Will electric vehicle study spark new way to move through North Dakota?

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BISMARCK, N.D. - As state legislators look into building charging stations, Capital Electric Co-operative was at the state capitol to show the public what electric vehicles can do.

Kim Celley was tired of paying 50 dollars or more a week to fill up her car. So she switched off gasoline entirely, saving about $30 a week.

"The only expense to this car is buying new tires and wiper blades for it,” said Celley.

But she says the car can't make the long trips because there's a not enough charging stations around North Dakota- Now the state is looking at building a private/public partnered electric vehicle network.

“That would be great so we could take it to Dickinson. Take it to Montana, Minnesota there's not any charging stations so to do that would entail staying overnight some place,” said Celley.

Capital Electric Cooperative says they support the study and want to see charging stations built.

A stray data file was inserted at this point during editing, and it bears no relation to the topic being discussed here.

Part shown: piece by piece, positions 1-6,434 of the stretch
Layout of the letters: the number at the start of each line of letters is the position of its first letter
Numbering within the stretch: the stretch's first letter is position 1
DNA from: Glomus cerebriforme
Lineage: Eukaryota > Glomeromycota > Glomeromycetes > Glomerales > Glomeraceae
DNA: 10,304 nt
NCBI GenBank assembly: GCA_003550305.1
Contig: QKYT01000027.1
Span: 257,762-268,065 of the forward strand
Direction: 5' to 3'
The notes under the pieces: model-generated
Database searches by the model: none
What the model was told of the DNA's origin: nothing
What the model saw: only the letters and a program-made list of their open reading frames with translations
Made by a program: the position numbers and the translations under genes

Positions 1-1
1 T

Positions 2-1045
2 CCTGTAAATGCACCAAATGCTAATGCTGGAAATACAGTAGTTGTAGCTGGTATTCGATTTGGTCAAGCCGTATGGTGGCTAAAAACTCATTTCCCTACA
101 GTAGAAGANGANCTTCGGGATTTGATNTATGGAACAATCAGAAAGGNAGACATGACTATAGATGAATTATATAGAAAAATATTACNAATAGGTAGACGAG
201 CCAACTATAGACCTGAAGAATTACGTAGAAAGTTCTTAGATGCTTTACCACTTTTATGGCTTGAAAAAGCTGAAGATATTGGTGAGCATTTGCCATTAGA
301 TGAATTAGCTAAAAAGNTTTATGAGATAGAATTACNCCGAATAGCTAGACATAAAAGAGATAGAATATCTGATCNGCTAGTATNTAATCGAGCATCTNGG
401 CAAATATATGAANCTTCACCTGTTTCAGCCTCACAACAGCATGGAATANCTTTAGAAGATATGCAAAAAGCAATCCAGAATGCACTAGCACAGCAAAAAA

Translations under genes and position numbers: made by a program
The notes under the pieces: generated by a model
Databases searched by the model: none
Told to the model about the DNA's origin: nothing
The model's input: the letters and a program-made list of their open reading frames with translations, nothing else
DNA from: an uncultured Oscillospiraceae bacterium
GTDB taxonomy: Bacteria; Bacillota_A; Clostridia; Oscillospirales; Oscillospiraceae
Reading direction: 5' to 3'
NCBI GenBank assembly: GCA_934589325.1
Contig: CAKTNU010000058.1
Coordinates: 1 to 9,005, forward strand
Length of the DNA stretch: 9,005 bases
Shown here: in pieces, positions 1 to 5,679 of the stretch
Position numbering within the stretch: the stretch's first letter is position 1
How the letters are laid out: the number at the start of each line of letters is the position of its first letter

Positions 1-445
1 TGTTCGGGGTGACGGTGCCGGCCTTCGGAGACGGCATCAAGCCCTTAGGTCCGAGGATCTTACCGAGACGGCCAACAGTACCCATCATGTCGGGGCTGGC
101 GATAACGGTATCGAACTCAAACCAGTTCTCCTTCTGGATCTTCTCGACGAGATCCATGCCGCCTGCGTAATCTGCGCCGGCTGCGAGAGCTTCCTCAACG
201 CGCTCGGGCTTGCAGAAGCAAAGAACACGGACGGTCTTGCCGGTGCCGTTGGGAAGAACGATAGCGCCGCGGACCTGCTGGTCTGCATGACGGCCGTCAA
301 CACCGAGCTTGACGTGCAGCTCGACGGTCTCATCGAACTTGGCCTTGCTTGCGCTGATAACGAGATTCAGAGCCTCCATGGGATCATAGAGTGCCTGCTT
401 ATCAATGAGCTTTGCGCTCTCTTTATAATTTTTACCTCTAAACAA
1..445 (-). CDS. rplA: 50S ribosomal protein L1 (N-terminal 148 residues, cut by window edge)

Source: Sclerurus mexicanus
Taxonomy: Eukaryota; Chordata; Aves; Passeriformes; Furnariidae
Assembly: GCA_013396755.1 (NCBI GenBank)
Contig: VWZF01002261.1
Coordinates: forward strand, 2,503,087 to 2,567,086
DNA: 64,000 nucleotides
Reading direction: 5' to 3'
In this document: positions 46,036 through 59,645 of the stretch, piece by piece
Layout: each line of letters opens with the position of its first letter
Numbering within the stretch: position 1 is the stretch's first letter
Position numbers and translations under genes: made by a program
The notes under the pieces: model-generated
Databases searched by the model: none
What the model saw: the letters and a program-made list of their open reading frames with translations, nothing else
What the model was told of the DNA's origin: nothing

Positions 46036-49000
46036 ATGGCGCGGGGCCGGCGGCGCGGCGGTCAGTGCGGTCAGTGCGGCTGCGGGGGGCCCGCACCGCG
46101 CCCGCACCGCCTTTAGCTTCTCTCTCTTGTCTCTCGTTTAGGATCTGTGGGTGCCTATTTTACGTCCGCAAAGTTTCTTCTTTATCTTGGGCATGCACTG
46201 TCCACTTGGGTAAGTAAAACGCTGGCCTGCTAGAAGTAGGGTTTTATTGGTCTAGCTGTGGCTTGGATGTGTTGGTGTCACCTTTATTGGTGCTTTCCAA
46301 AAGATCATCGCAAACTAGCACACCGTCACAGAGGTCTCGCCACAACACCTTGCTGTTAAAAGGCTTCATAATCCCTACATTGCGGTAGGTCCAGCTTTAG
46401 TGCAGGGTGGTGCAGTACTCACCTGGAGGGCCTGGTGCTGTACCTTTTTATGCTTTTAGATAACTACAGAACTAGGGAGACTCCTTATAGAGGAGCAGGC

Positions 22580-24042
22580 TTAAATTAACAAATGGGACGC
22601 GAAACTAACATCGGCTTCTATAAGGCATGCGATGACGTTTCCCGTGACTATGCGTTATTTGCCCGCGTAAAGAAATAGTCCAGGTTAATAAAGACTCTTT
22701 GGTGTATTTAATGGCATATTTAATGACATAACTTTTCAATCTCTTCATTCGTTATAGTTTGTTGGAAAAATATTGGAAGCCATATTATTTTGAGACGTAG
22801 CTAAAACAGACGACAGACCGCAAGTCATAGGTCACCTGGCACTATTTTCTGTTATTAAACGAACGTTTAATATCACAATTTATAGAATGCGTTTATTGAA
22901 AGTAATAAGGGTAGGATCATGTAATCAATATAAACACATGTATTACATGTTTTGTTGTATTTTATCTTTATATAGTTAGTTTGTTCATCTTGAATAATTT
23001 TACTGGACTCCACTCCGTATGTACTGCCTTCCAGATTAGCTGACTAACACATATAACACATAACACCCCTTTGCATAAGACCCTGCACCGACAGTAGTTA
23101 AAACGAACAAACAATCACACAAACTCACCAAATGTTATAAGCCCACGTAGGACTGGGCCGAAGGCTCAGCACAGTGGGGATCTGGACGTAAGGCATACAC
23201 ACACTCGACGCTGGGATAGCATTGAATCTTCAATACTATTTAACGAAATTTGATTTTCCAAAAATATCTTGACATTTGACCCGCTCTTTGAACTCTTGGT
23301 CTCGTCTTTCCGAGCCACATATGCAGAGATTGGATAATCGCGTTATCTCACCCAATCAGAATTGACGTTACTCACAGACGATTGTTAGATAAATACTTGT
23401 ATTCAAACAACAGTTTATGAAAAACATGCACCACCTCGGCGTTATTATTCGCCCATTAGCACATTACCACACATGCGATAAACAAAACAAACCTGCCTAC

"We feel that if you can travel across the state just like you could with internal combustion vehicle, there'd be nothing stopping a huge upswing in the electric vehicle purchase in the state,” said Josh Schaffner, the Energy Services Director for Capital Electric.

And they wouldn't be meant only for driveways- The NDDOT wants public transit to use electric, too.

"We want electric vehicles in our cities in the state of North Dakota,” said Linda Sitz, Strategic Innovations Manager for the NDDOT.

But it will be up to the legislature to decide if the state will spark a new way. Potential challenges are the spread out nature of the state and the extreme cold- which can cut some cars' ranges by 40 percent.